A boulder on the edge of a crater rim, partially covered with a veneer of impact melt. LROC NAC M169738975L, image width is 600 m [NASA/GSFC/Arizona State University].
A boulder rests on the rim of an unnamed fresh crater, whose center is located at 66.615°S, 128.611°E. The boulder is partially covered in a layer of impact melt (dark smooth material). Small pieces of bare rock are visible in the impact melt as high reflectance dots in the relatively lower reflectance melt deposit. The boulder lies between fractured impact melt (outside the crater rim - left side of the image) and the interior rim of the crater (right side of the image). It appears that pieces of the main boulder broke off and tumbled down the interior crater wall leaving a trail of debris. Some of the impact melt deposit has also crumbled away and fallen towards the interior crater wall.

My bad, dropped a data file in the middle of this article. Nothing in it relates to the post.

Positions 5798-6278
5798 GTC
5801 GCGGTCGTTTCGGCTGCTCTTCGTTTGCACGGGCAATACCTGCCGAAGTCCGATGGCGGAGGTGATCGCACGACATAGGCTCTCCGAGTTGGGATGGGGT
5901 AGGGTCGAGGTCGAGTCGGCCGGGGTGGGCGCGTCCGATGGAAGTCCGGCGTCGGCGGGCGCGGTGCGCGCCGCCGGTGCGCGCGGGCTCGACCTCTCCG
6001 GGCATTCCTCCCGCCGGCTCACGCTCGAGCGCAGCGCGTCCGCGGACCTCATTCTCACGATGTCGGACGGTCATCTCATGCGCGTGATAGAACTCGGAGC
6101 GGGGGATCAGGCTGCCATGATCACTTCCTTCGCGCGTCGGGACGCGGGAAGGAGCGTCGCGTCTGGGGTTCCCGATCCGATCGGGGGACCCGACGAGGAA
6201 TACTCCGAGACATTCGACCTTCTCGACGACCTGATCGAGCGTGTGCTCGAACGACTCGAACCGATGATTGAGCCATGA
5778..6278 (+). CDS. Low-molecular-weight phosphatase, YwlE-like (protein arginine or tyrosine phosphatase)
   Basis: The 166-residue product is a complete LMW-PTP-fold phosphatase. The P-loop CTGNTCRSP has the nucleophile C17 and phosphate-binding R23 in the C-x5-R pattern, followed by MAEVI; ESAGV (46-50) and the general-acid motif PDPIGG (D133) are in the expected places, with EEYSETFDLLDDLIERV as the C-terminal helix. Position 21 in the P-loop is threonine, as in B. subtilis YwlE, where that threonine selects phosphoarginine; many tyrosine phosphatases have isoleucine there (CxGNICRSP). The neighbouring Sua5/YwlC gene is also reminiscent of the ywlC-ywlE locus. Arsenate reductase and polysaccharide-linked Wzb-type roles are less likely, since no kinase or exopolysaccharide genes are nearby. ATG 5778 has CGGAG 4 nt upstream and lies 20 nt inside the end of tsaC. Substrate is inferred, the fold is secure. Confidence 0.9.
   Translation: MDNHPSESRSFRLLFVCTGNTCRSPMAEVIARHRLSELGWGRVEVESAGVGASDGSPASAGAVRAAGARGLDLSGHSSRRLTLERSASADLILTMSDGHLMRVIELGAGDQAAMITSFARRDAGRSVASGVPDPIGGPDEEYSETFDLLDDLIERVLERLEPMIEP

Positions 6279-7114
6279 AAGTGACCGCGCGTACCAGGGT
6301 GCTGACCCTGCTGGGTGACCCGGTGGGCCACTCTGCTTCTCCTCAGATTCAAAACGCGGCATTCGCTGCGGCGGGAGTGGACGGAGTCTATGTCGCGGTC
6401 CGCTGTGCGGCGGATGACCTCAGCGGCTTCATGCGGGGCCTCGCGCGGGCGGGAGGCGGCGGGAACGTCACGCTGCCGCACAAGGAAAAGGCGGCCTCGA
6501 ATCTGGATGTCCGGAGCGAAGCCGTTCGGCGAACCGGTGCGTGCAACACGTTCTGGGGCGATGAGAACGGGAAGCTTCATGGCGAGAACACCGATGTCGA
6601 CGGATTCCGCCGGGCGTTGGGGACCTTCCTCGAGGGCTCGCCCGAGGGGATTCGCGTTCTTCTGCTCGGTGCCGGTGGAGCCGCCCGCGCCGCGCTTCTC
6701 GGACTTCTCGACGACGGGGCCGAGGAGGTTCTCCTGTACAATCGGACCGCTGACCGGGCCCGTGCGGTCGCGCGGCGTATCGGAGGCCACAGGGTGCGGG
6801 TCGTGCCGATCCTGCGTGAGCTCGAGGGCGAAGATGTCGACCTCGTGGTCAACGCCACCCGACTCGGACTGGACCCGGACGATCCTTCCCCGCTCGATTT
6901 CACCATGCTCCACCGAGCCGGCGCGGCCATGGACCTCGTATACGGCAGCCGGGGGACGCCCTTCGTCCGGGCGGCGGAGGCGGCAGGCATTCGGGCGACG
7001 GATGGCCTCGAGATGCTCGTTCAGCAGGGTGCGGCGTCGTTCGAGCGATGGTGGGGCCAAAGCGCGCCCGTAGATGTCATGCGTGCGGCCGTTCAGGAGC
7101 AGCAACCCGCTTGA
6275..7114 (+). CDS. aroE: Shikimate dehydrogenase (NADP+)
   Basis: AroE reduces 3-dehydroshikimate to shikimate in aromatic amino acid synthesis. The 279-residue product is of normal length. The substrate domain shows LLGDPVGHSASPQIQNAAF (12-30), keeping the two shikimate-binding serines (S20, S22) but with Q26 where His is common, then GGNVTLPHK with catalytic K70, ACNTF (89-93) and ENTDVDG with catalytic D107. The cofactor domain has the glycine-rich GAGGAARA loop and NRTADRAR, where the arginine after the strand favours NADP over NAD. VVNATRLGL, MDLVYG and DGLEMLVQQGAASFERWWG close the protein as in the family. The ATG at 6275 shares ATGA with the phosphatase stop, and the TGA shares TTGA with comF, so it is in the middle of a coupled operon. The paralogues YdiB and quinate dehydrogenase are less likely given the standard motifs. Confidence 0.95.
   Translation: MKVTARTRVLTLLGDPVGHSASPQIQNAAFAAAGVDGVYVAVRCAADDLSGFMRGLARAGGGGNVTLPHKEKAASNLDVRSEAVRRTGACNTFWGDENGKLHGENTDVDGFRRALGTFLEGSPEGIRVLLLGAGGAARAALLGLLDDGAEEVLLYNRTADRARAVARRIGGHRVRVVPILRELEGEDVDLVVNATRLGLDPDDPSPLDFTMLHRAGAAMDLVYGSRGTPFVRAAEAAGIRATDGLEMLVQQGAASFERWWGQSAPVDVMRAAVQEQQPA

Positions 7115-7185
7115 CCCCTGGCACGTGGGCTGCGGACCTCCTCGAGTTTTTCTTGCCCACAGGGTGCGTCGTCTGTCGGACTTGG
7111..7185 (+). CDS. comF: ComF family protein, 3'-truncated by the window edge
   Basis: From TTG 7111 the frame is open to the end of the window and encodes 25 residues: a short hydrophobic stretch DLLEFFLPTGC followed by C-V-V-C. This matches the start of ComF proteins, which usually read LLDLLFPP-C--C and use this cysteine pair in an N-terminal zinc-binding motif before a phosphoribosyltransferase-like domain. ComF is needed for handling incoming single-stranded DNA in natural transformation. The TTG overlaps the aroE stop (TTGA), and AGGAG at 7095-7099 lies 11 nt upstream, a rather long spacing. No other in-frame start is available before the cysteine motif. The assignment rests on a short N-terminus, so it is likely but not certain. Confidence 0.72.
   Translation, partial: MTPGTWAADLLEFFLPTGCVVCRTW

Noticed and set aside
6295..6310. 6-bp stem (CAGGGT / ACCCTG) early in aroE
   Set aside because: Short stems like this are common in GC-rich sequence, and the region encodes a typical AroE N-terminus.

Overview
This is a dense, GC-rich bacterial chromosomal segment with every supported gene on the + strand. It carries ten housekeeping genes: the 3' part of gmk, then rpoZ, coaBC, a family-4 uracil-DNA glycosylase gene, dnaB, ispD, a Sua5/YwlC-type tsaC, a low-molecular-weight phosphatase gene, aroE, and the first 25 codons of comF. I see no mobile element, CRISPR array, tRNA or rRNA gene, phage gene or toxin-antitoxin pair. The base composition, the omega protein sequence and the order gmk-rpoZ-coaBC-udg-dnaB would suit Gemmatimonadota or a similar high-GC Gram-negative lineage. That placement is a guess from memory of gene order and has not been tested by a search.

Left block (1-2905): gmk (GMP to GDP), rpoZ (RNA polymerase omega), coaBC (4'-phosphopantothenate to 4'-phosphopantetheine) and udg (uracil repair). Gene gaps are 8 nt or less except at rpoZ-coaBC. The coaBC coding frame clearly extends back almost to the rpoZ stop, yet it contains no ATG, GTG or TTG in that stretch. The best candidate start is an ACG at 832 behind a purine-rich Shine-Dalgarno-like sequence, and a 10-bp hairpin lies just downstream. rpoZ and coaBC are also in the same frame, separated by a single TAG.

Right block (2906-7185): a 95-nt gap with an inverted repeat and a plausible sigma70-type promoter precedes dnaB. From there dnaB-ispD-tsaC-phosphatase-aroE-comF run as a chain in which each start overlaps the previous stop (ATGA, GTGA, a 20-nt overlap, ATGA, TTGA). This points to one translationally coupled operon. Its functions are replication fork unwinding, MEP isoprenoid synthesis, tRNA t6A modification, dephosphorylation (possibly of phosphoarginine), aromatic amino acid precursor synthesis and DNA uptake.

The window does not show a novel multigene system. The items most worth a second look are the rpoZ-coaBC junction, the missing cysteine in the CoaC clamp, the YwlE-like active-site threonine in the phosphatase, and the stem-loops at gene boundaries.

The sequence of events leading to this geologic scene probably progressed very quickly. First, the impact which formed the crater occurred, generating both the impact melt and the boulders. The boulders and the impact melt were emplaced almost simultaneously. Usually geologists use stratigraphic relationships to determine the order in which events took place, but in this case it is impossible to tell whether the boulder was emplaced first and then the impact melt, or vice versa. In the case where the boulder was emplaced second, it is easy to imagine the impact melt splashing or flowing to partially cover the boulder with a thin veneer of impact melt.
LROC WAC 100 m/px context image of Grotrian crater. The white asterisk marks the location of the Featured Image [NASA/GSFC/Arizona State University].